Review by Sean Boelman
Film festivals are known for discovering some of the craziest and most bizarre midnight movies out there, but the Swedish thriller Knocking is on the more normal end of the spectrum. A competent and atmospheric yet mostly straightforward psychological thriller, this isn’t the type of movie that will start the lingering conversation it needed to succeed.
The film follows a woman who leaves a psychiatric ward only to begin to break down again when she starts to hear a mysterious knocking sound in her apartment. A lot of the tension in the movie comes from the mystery of not knowing whether or not what the character is experiencing is real, but other films have done this more effectively (all the way back to Rear Window).
Even though the movie is a mere seventy-eight minutes long, it will struggle to keep some viewers’ attention. There are definitely some great moments that allow the audience to dial into the protagonist’s paranoia, but at a certain point, it starts to feel repetitive as opposed to the slow descent into insanity that it is supposed to be.
Based on a novel by Johan Theorin, Emma Broström’s script has the potential of being a really interesting commentary on mental health, but it ultimately doesn’t go anywhere. That isn’t to say the film feels empty — it is obvious what it wants to be saying — but there is a nagging feeling that it could have been more.
The character development in the movie is one of its weaker areas. Although the protagonist is compelling and it is easy to get behind her struggle, the supporting players are all stock characters. Although this has something to do with the world being built in the characters’ mind, it doesn’t help when it comes to the generic feel.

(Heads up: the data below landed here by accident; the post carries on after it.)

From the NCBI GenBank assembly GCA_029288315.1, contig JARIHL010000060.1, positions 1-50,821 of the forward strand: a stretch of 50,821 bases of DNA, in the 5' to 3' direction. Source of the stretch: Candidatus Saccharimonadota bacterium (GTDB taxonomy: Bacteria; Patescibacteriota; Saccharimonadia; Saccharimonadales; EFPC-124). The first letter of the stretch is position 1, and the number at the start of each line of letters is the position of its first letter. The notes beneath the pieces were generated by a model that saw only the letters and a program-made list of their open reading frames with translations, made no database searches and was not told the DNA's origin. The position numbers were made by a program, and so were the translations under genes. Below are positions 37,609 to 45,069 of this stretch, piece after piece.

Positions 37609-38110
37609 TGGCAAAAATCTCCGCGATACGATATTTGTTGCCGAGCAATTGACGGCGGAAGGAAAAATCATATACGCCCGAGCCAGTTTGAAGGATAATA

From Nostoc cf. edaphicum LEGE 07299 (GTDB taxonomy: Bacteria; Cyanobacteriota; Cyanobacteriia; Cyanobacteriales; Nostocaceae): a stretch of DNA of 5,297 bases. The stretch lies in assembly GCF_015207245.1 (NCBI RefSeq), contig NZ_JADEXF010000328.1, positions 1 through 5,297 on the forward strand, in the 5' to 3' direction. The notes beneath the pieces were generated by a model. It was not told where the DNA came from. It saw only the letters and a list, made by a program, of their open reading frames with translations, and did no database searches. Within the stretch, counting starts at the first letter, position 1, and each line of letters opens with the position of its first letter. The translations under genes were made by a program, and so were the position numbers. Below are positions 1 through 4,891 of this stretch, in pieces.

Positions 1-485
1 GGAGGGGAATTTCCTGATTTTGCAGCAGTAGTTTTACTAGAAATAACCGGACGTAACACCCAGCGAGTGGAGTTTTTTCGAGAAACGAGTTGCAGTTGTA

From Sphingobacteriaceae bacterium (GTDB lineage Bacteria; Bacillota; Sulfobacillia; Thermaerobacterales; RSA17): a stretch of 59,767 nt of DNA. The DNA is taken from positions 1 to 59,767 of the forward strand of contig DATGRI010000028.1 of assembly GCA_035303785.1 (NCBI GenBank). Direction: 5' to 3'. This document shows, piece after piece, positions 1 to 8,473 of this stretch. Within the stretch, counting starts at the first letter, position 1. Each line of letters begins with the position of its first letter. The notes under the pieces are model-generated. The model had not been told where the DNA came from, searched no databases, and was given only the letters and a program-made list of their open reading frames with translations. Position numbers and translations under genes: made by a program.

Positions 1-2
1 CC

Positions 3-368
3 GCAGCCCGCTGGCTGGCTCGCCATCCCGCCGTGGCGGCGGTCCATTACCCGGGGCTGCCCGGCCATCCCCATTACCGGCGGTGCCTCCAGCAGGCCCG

Cecilia Milocco’s lead performance is definitely quite strong. Since the film is mostly her reacting to different stimuli in the environment, she’s really the force driving the whole thing, and she does an excellent job of bringing a believable quality to the character. Even when the movie is moving a bit slower, she is able to sell the suspense.
Of course, it is on a technical level that the film is most impressive. The cinematography is consistently good and features a few shots that are beautifully disturbing. However, it is the sound design that is (predictably) the star of the show, heightening the tension in a way that is brilliant if not altogether subtle.
Knocking may not be the most spectacular thriller you’ll see this year, but it is effective nevertheless. Although it isn’t what one would typically expect in a festival midnight movie, that isn’t inherently a bad thing.
Knocking is screening at the 2021 Sundance Film Festival which runs virtually from January 28-February 3, 2021.
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